Pinterest has captured the hearts and minds of social media shiny-object navel-gazers. It’s great, it’s simple, it’s visual.. but back in January, I couldn’t help but wonder if there were copyright issues. Boy howdy were there. While I now wonder if the current hysteria over copyright protection on Pinterest is a bit overblown, it is worth considering for both individual and corporate users.
Individuals now worry about being sued, and even being responsible for legal fees incurred by Pinterest (according to their Terms of Service). Companies need to worry not only about inappropriate use of their trademarks in sharing images, but in being liable themselves (and being bigger targets for suits) even if they merely “repin” something a fan put on the site.
A bigger issue- will companies see Pinterest “pinning” as flattery, fans liking their things and even linking back to their sites and shops, or as a violation of their marks? There will be cases for both all over. The question for Pinterest is, will this scare off users? Not sure about that.
For now, the real force behind copyright issues seems to be photographers, who are historically aggressive over their online intellectual property rights- hence Flickr introducing Pinterest-disabling code. It will be interesting to see if this gets hotter or melts away.
Defining PR- Pinch Me, Am I Dreaming?
I have had a complicated relationship over my career with industry associations. Hence my ambivalence towards the entire process of trying to define public relations. The attempt to “crowdsource” a new definition for the industry skirted the fine line between listening and letting the inmates run the asylum. Further, it’s not really clear it was an open process more than it was a “mad-libs” exercise, as some friends have described it. Whatever the faults or favors, here is the new, unveiled definition:
I am…whelmed. It’s vague, pretty, and hopeful. Everything a guy could want in a sweetheart. To be honest, I’m not sure PR needs a definition. We need to do better work to prevent being defined by our worst actors: the apologists for ethical villains, the liars and loudmouths. I’m not going to knock this definition, but I’m not celebrating in the streets either. Back to work, people.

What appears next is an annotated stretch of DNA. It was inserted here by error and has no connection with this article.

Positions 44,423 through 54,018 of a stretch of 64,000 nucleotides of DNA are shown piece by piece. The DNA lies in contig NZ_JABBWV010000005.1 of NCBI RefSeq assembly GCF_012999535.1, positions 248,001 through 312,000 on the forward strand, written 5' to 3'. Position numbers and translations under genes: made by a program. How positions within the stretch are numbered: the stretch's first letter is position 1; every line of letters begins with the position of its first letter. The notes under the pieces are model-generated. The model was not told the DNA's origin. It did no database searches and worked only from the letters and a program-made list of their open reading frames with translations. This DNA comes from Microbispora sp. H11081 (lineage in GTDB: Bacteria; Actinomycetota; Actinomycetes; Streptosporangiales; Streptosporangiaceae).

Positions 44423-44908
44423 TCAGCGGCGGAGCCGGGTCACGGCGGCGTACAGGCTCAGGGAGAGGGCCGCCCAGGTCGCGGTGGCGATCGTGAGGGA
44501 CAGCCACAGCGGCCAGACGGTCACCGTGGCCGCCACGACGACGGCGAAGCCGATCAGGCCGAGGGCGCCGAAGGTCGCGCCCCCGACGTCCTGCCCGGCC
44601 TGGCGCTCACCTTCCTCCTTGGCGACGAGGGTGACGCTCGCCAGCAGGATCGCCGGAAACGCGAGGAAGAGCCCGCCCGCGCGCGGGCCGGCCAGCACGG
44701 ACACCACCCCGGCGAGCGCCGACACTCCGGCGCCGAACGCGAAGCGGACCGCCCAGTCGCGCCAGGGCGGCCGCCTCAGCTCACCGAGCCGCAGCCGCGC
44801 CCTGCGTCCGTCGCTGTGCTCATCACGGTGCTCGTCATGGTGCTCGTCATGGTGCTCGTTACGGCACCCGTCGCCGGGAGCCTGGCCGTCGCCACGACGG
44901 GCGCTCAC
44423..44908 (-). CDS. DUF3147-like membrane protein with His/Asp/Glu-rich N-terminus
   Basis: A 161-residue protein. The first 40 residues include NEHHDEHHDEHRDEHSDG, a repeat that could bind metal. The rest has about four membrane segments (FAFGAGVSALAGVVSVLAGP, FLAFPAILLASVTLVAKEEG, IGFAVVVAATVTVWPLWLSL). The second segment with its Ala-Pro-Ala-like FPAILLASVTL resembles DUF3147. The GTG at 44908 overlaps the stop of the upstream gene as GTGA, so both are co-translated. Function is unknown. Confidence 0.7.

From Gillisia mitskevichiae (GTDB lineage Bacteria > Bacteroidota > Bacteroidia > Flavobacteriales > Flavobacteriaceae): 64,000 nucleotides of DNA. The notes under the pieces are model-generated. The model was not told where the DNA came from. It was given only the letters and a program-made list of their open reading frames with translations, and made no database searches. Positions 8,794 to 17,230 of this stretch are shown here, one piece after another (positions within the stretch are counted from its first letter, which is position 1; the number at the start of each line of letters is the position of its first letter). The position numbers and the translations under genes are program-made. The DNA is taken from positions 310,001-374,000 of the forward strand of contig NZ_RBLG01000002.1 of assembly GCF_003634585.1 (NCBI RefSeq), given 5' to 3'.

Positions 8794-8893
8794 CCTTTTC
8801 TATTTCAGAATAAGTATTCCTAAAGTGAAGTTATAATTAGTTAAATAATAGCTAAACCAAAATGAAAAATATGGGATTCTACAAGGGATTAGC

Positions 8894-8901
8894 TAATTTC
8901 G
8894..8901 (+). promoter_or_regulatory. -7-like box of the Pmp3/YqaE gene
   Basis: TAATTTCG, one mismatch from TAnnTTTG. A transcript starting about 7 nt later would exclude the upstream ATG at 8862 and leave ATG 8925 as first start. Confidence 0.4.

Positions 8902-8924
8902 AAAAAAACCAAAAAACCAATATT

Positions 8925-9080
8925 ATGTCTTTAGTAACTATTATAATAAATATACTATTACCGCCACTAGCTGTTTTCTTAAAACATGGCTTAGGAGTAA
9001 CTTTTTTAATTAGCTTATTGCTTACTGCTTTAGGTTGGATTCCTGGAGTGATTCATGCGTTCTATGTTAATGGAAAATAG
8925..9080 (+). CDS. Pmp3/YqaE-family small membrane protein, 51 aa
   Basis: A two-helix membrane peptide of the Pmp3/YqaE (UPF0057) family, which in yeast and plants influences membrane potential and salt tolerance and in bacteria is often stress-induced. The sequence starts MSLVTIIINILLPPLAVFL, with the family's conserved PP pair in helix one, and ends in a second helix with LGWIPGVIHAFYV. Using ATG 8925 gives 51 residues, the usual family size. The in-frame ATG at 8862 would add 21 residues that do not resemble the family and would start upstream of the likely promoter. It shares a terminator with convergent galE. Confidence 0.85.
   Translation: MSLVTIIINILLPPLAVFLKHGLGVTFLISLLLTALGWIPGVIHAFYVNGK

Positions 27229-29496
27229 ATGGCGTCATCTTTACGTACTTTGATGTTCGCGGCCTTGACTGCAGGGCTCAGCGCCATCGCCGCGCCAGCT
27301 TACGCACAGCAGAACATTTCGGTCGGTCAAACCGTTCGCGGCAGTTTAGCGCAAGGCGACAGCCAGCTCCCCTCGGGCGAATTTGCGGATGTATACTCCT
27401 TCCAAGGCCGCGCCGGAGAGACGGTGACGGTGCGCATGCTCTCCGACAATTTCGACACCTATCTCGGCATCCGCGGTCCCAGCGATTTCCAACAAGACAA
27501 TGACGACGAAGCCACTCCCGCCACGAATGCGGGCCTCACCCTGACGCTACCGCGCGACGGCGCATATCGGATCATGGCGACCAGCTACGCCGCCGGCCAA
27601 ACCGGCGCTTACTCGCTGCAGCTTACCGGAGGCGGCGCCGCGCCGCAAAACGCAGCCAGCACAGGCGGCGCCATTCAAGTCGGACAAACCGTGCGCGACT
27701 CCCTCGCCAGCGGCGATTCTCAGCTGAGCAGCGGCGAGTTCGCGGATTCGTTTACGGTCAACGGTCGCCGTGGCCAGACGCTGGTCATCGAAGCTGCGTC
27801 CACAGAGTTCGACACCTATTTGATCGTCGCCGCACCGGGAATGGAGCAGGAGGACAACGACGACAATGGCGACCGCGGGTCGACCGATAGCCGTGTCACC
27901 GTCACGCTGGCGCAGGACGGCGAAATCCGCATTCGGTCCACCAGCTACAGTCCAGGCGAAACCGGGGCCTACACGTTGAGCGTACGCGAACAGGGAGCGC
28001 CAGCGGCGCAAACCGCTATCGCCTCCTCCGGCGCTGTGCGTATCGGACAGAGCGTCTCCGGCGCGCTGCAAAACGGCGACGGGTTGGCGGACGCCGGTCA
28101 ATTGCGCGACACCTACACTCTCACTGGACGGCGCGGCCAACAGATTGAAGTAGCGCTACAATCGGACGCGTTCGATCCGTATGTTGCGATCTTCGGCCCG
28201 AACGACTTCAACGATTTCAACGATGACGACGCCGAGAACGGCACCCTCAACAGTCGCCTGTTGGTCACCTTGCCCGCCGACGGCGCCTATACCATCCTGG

Zynga Tries to Show it Can Breathe without Facebook Life Support
I hate Farmville, and all Zynga games are prohibited from loitering on my Facebook lawn (dagnabit), but I thought it was refreshing to see Zynga launch its own independent platform. The doubters that didn’t see a long-term value in a Facebook-bound platform (or any company dependent on a third party platform for sustenance) are right. And investors should be happy that Zynga has been smart enough to realize it. I’m assuming this has been in their thinking for a long time. So, here’s to long-term thinking.
Infographic Naughtiness: I Think You Meant “Exhausting”
With all due respect to my friends at Hubspot, who do a lot of great things, this infographic made me cry. Forget whether or not this is truly an “exhaustive history of marketing,” I’m not going to get into factual accuracy or point of view. As a visual, is this comprehensible? Do you get the entire thesis at a glance? Are the minute details optional, or better yet, elsewhere? This is the sort of indigestible infographic that makes it rain dead kittens even on a sunny day. I sized it to fit on this page, just to the right. Tell me what you think:
Grammar Nit of the Week
Saw someone use the phrase “good common sense.” I could only think, “what’s bad common sense?” What would that look lke? I’m pretty sure I don’t want to know.
Image credit: “babau” by skesis on Flickr